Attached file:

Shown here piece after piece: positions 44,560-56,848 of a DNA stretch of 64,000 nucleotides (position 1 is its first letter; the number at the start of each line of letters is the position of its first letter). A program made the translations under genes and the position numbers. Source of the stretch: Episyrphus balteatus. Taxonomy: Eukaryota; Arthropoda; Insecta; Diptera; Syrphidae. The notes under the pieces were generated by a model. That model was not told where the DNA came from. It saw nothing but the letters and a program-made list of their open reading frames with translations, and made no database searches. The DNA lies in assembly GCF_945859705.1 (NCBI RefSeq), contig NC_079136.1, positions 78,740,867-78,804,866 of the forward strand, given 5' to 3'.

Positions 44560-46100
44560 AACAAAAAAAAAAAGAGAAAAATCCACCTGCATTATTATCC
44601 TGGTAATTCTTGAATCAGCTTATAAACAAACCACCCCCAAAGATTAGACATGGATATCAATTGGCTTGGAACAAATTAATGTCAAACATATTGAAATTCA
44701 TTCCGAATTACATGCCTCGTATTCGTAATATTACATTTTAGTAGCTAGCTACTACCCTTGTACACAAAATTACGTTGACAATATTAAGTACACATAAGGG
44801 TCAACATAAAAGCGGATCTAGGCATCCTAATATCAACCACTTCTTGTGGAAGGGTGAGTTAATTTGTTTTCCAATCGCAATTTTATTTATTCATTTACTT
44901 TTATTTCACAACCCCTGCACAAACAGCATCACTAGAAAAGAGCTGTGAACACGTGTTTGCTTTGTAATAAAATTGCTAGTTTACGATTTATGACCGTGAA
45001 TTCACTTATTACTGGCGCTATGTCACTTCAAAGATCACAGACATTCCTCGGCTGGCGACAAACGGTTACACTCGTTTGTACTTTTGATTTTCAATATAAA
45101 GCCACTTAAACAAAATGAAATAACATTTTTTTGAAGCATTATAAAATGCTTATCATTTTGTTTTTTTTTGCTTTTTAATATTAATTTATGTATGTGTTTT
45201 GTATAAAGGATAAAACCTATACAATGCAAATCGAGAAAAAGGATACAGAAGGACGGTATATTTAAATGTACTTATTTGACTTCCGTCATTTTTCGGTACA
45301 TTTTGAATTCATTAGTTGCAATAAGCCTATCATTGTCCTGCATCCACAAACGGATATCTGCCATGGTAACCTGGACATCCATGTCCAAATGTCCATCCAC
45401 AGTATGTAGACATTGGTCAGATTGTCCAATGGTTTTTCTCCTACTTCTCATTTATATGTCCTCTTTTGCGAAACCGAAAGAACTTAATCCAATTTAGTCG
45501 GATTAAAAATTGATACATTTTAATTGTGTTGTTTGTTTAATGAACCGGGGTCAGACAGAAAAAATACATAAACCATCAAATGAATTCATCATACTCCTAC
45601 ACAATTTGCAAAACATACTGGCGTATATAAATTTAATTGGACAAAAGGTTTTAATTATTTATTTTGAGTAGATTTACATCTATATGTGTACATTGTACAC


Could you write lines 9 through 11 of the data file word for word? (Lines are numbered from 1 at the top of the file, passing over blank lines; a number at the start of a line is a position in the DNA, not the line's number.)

45101 GCCACTTAAACAAAATGAAATAACATTTTTTTGAAGCATTATAAAATGCTTATCATTTTGTTTTTTTTTGCTTTTTAATATTAATTTATGTATGTGTTTT
45201 GTATAAAGGATAAAACCTATACAATGCAAATCGAGAAAAAGGATACAGAAGGACGGTATATTTAAATGTACTTATTTGACTTCCGTCATTTTTCGGTACA
45301 TTTTGAATTCATTAGTTGCAATAAGCCTATCATTGTCCTGCATCCACAAACGGATATCTGCCATGGTAACCTGGACATCCATGTCCAAATGTCCATCCAC